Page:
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The impact of the COVID-19 crisis on cross-border commuting and the residence status of individuals: some remarks
04/05/2020

On 3 April 2020, the OECD Secretariat issued its analysis on tax treaties and the impact of the COVID-19 crisis. The guidance deals with (a) concerns related to the corporate residence status (place of effective management); (b) concerns related to the creation of Permanent Establishments; (c) concerns related to cross-border workers, and (d) concerns related to the residence status of individuals. In this special edition we focus on the issue of cross-border commuting and the residence status of individuals.

The COVID-19 crisis may raise concerns about a potential impact on taxing rights on the remunerations paid to cross-border commuters who are compelled to telework and/or received (subsidized) income. Furthermore, the COVID-19 crisis may raise concerns about a potential shift in the residence status of an individual who is stranded or has temporarily returned to its ‘‘previous home country’’. Below we deal with the OECD analysis as well as the perspective of our L&L home markets – Belgium, Luxembourg, Netherlands and Switzerland – on cross-border commuting and the residence status of individuals.

OECD Analysis on cross-border commuting and the residence status of individuals

Cross-border commuting

Although income from employment is generally taxable in one’s residence state, employees which are active in a cross-border context are often taxed in the country in which they are economically active (the “work” state), provided that a minimum amount of the (professional) time is effectively spent in that country (specific conditions apply depending on the country in question). Considering the general advice of foreign authorities to telework to the largest extent possible, the period spent in the work state by these employees could significantly decrease, which could potentially limit the work state’s right to tax the employment income, or even entirely shift this right to tax to the residence state of the employee concerned. It is thus very important to keep record of the days that the employee(s) concerned have worked from their home office, in order to assess any changes to the applicable tax regime.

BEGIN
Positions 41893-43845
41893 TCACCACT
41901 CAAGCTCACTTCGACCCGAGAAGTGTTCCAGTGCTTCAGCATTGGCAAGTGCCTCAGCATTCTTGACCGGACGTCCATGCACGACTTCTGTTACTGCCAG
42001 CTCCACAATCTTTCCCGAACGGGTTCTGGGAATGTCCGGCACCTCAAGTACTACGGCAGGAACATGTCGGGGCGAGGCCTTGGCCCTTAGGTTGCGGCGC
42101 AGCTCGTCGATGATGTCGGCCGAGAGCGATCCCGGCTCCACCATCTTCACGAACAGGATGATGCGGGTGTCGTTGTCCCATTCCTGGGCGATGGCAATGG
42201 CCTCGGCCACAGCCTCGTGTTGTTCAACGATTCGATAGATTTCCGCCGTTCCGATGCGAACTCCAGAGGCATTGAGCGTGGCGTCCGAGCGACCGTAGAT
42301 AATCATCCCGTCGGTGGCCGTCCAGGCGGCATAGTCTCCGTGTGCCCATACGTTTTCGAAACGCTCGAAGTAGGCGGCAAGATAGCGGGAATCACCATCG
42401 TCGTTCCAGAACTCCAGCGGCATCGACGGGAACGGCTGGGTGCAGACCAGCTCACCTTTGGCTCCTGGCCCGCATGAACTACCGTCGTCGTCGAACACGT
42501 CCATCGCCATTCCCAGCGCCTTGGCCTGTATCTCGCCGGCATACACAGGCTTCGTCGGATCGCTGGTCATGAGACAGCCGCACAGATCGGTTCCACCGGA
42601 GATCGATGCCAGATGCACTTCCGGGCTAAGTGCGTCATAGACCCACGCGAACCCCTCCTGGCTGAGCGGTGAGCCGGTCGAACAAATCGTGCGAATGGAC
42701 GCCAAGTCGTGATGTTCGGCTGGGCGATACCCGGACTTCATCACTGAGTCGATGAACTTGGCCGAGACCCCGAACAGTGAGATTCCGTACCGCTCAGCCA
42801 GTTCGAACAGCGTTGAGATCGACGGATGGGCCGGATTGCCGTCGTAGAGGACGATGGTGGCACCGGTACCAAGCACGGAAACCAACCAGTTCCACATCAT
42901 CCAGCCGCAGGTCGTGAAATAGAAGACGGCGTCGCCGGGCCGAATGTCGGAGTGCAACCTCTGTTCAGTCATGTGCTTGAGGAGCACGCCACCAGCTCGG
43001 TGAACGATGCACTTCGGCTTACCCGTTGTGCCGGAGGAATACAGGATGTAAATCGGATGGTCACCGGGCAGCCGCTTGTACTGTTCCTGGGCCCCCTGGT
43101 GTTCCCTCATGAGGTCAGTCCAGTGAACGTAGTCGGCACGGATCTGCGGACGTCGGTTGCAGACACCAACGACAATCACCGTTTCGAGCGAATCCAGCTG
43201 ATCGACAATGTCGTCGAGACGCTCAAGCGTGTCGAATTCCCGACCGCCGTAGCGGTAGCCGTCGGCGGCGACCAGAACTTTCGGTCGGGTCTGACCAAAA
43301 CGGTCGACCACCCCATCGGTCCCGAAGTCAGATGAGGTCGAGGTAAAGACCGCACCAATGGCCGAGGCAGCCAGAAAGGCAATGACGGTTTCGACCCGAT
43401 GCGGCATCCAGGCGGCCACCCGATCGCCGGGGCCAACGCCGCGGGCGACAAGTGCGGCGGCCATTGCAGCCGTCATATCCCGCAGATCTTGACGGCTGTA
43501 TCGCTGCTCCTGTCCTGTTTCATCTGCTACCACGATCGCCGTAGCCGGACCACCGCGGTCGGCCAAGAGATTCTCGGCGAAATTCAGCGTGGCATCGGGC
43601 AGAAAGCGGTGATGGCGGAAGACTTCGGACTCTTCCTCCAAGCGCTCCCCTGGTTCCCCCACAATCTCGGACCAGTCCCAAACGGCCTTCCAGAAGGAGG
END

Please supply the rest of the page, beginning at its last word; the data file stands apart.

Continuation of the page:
The OECD is of the view that the exceptional circumstances during the COVID-19 crisis require a specific level of coordination between countries to mitigate the compliance and administrative costs for employees and employers associated with involuntary and temporary change of the place where employment is performed. Such compliance and administrative costs for employees and employers may arise in case a cross-border commuter is compelled to telework due to the COVID-19 crisis. For instance, if the country where employment was formerly exercised should lose its taxing right, additional compliance difficulties would arise for employers and employees. Employers may have withholding obligations, which are no longer based on a substantive taxing right. On the other hand, the cross-border commuter would have a new/increased liability in their state of residence.

Article 15 of the OECD Model states that employment income is taxable in the state where the employment is actually exercised (save for the exception as set out in paragraph 2 of article 15 of the OECD Model). During the COVID-19 crisis, governments may have adopted stimulus packages to keep employees on the payroll. In such case the question arises where such remuneration should be considered to be ‘‘derived from”. According to the OECD guidance the (subsidized) income that a cross-border commuter receives most closely resembles a termination payment. Paragraph 2.6 of the OECD Commentary on article 15, states that such termination payment should be considered to be derived from the state where it is reasonable to assume that the cross-border commuter would have worked during the period of notice. Further, the Commentary states this is an ‘‘all facts and circumstances test’’ that in most cases will result in the last location where the employee worked for a substantial period of time before the employment was terminated. Consequently, following the application of article 15 of the OECD Model, no change in taxing rights should occur solely on the basis that a cross-border worker receives subsidized income.